Referring now to FIG. 6, each of the dampers 88a, 88b, or 88c (88b and 88c not shown in FIG. 6) may be fixed into position along the cord with damper clamps 92a and 92b at the opposite ends of the damper 88a. Each damper 88a, 88b, or 88c preferably includes a biasing device 96, such as a mechanical spring, and a vibration dampening material 94 inserted in the hollow body of the biasing device, such as cotton, Dacron, fluff, or the vibration dampening or absorbent cord material described above. The biasing device 96 provides the tension that may be needed to support the microphone while the vibration dampening material 94 in the biasing device may absorb the vibration that is transmitted to the biasing device and consequently to the microphone.
It can now be realized that certain embodiments of the present invention cleverly combines components that when arranged in a specific configuration, function as both an elastic component and a vibration dampening or absorbent component. The interaction and cooperation of certain components eliminate the use of components that wear out over time while providing superior isolation of the microphone from vibrations. Certain embodiments of the present invention provide the ability to find the appropriate balance between the ability to support the microphone and the ability to minimize vibration. Certain embodiments provide superior ability in decoupling a microphone from a microphone stand thereby substantially eliminating low-frequency vibrations and noise that may get introduced into the microphone.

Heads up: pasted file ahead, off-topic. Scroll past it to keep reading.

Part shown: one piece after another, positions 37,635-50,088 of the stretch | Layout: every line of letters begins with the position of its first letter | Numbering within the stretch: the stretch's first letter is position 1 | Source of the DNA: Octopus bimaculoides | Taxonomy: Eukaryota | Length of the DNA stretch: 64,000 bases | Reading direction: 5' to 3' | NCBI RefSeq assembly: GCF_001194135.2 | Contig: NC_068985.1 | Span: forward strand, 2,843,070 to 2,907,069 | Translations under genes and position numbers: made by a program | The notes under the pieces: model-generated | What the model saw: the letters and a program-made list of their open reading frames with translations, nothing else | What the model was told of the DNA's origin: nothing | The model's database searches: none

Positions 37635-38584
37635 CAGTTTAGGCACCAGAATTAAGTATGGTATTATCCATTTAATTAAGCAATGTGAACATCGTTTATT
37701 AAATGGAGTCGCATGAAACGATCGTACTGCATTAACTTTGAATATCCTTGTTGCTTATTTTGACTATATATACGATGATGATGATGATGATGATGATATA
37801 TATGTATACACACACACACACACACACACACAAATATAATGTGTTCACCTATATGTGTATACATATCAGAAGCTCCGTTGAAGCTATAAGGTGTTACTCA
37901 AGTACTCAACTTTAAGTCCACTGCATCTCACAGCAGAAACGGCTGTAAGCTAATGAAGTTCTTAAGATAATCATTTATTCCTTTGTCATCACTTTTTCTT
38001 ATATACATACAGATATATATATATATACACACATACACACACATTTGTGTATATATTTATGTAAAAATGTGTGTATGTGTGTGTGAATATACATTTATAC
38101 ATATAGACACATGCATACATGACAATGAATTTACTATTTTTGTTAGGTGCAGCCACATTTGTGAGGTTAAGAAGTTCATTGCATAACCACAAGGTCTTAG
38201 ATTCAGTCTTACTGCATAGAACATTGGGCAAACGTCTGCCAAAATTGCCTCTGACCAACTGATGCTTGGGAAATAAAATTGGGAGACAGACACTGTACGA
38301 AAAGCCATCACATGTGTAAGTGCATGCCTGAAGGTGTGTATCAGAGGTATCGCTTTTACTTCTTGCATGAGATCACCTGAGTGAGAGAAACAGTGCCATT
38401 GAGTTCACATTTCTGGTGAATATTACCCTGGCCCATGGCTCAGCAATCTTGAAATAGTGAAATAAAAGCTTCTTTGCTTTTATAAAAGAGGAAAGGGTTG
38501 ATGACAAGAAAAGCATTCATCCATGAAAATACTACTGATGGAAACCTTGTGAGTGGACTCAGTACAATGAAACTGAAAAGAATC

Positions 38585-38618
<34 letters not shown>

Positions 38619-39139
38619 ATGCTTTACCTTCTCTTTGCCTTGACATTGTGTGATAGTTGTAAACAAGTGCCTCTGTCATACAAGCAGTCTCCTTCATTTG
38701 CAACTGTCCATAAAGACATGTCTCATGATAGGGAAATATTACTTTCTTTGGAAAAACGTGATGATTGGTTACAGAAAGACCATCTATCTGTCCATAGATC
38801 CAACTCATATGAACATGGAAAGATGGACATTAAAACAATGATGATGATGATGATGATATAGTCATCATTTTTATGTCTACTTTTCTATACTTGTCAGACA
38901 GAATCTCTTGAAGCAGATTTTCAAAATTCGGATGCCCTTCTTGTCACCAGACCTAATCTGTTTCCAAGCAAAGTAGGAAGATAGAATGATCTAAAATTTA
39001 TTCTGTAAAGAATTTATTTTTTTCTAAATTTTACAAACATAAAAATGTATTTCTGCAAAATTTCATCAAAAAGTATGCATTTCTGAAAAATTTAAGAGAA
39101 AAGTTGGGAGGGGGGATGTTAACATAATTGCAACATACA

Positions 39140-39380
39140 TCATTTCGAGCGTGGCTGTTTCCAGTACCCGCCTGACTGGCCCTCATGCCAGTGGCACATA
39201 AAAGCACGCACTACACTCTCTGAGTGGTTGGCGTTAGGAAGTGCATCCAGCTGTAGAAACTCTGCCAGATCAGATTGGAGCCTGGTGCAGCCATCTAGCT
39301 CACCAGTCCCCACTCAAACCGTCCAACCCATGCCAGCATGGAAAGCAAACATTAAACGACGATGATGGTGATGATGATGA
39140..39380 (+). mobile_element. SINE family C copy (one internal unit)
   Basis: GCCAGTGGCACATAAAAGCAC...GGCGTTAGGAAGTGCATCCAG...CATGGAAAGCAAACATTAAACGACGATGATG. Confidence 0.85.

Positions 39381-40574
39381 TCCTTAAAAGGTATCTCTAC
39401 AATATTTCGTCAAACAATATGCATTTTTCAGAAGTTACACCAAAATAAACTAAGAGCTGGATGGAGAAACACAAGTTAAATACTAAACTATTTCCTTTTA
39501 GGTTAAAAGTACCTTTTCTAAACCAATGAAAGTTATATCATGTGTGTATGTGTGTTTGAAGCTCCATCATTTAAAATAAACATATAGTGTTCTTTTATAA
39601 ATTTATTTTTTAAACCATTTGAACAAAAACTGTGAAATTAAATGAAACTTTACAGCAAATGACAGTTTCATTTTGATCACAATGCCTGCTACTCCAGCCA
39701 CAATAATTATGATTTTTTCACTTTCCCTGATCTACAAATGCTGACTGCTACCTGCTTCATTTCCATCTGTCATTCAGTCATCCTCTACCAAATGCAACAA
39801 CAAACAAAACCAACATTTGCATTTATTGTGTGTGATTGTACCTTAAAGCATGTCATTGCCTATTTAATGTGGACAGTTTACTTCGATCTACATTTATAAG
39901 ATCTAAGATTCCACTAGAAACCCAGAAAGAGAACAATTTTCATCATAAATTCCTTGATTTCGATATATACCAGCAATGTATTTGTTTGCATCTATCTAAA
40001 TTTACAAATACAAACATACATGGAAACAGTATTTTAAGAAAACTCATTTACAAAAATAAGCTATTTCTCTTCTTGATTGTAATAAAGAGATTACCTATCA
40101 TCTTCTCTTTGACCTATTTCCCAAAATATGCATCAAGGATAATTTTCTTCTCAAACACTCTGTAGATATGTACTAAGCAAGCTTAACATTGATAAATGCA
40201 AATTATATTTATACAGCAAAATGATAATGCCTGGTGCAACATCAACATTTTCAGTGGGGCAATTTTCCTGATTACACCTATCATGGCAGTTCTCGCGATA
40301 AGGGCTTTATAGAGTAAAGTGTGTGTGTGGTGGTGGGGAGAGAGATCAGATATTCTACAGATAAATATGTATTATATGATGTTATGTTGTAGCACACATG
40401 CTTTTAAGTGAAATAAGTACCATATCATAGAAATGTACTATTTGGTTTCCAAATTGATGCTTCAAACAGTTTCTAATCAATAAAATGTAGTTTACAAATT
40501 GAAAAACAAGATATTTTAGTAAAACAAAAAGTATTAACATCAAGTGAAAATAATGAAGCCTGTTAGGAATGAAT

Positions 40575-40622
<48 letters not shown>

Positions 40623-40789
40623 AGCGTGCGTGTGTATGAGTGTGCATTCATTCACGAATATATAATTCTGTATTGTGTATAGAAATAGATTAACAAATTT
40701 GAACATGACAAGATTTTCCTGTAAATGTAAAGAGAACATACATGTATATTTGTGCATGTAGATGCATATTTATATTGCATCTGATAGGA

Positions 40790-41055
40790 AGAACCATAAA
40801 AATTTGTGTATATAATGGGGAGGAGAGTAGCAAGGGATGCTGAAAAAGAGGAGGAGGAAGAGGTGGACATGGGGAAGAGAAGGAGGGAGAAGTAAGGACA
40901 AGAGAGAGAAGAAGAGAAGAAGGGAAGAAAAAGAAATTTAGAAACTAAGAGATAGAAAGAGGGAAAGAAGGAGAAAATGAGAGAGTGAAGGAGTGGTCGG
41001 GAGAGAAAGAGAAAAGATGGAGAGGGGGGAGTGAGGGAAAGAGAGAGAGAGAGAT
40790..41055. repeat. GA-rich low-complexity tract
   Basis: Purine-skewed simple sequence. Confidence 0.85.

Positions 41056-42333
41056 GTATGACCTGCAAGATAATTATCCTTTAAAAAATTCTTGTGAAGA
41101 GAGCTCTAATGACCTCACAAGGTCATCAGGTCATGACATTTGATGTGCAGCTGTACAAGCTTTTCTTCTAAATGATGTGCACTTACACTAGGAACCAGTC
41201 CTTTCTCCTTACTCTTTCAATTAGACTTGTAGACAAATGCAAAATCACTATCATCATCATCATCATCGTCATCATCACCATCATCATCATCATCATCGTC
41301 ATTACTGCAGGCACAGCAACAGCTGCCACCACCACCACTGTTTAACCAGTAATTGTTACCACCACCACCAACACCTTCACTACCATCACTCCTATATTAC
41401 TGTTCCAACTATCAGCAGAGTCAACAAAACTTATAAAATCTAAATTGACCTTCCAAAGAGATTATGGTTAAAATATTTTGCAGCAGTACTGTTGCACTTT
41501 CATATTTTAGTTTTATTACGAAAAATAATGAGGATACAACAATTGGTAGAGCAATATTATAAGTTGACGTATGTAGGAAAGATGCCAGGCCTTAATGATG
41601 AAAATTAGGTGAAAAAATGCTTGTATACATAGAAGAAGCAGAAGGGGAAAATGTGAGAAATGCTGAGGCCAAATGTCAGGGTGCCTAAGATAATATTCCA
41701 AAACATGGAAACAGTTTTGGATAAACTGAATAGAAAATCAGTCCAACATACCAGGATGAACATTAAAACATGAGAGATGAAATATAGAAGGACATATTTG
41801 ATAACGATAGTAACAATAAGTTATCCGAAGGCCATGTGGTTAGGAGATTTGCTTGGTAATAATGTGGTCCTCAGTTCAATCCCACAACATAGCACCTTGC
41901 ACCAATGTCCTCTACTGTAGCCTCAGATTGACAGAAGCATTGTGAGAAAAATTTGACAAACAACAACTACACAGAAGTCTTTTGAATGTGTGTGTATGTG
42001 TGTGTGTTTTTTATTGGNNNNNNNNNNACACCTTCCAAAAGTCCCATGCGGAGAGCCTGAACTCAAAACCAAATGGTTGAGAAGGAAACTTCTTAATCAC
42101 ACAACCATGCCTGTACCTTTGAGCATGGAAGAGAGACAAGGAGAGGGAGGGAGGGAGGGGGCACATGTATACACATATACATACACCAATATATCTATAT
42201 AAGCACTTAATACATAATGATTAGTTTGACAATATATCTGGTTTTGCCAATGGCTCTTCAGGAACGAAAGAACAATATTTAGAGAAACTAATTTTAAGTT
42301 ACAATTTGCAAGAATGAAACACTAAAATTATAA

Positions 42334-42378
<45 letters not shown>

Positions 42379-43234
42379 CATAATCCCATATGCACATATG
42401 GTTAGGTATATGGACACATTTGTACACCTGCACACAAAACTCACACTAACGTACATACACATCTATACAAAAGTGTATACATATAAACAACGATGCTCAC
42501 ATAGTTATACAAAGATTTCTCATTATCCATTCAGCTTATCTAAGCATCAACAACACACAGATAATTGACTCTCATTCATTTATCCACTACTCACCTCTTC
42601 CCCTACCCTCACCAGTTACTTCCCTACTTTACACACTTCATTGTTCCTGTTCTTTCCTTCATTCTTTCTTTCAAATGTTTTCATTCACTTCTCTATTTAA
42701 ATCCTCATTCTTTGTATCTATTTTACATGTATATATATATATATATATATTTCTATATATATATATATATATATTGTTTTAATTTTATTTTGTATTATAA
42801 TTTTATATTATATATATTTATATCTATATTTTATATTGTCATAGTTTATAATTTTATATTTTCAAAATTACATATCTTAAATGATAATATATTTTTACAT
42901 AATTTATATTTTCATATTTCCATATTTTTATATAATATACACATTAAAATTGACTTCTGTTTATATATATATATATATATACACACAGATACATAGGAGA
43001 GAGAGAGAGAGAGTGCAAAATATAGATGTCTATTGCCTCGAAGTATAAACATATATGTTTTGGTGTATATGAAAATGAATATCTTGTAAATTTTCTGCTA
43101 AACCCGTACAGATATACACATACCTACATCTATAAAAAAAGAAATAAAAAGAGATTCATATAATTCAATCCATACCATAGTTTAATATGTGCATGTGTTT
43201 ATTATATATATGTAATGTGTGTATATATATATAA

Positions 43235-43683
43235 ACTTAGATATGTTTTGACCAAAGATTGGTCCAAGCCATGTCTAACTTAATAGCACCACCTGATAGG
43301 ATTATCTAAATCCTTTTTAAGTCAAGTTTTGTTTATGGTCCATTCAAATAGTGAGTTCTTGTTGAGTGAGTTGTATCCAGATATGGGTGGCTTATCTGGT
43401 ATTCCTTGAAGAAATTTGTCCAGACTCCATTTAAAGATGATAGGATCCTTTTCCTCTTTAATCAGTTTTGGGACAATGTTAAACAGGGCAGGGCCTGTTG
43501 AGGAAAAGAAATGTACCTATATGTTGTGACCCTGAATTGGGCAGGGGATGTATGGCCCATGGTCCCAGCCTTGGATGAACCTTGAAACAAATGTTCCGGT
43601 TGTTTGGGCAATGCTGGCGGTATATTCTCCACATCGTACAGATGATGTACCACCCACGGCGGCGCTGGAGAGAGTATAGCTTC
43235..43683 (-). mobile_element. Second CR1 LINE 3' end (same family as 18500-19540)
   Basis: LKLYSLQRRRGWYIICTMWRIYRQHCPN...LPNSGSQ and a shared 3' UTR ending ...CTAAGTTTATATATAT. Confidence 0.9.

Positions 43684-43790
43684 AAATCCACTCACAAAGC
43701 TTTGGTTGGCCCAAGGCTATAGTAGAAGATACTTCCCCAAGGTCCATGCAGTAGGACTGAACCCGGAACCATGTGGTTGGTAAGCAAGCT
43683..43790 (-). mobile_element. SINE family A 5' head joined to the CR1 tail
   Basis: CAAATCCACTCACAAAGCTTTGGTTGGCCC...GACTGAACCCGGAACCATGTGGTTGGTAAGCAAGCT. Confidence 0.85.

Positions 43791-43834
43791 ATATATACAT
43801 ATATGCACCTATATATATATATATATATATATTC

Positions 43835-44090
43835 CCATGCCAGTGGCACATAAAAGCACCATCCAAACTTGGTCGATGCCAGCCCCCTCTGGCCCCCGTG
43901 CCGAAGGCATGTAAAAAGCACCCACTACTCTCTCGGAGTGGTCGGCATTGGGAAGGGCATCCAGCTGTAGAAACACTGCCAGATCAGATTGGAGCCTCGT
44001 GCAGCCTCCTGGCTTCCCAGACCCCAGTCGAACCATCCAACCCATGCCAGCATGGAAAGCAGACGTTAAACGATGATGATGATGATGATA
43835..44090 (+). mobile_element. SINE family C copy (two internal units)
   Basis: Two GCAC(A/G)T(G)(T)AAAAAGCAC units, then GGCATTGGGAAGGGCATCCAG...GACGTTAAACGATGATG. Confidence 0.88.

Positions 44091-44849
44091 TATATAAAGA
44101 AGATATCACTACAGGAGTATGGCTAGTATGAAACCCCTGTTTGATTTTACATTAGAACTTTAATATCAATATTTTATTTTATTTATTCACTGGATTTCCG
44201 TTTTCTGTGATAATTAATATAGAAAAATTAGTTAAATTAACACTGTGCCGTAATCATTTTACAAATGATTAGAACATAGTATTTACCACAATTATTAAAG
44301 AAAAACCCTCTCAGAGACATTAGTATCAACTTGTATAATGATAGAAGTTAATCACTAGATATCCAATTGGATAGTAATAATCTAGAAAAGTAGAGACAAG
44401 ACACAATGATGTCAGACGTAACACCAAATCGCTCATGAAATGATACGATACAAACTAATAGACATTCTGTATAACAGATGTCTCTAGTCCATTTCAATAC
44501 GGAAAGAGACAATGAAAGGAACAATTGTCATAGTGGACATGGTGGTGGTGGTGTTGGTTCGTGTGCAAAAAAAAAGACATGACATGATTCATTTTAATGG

Although the description above contains many specifications, these should not be construed as limiting the scope of the invention but as merely providing illustrations of some of the presently preferred embodiments of this invention. For example, the shapes and functionality of the frames may be varied to suit a wide variety of microphone configurations and microphone stand types. The gripping mechanism for the microphone or the microphone collar can be as varied as well. For instance, an alternate version may utilize a spring loaded butterfly type clip. The adjustable clamps can be eliminated and substituted with fixed mounting points for a design where the desired suspension tension is predetermined. The embodiment described above utilizes three dampers, however more or fewer could also be used for different design requirements. The devices of the present invention may be applied to other devices besides the microphone that require acoustic isolation or low frequency mechanical isolation, such as machinery. The damper may or may not include a dampening material inside the biasing device. The invention is capable of other embodiments and of being practiced and carried out in various ways. The invention is not limited in its application to the details of the construction and to the arrangement of the components set forth in the above description or as illustrated in the drawings.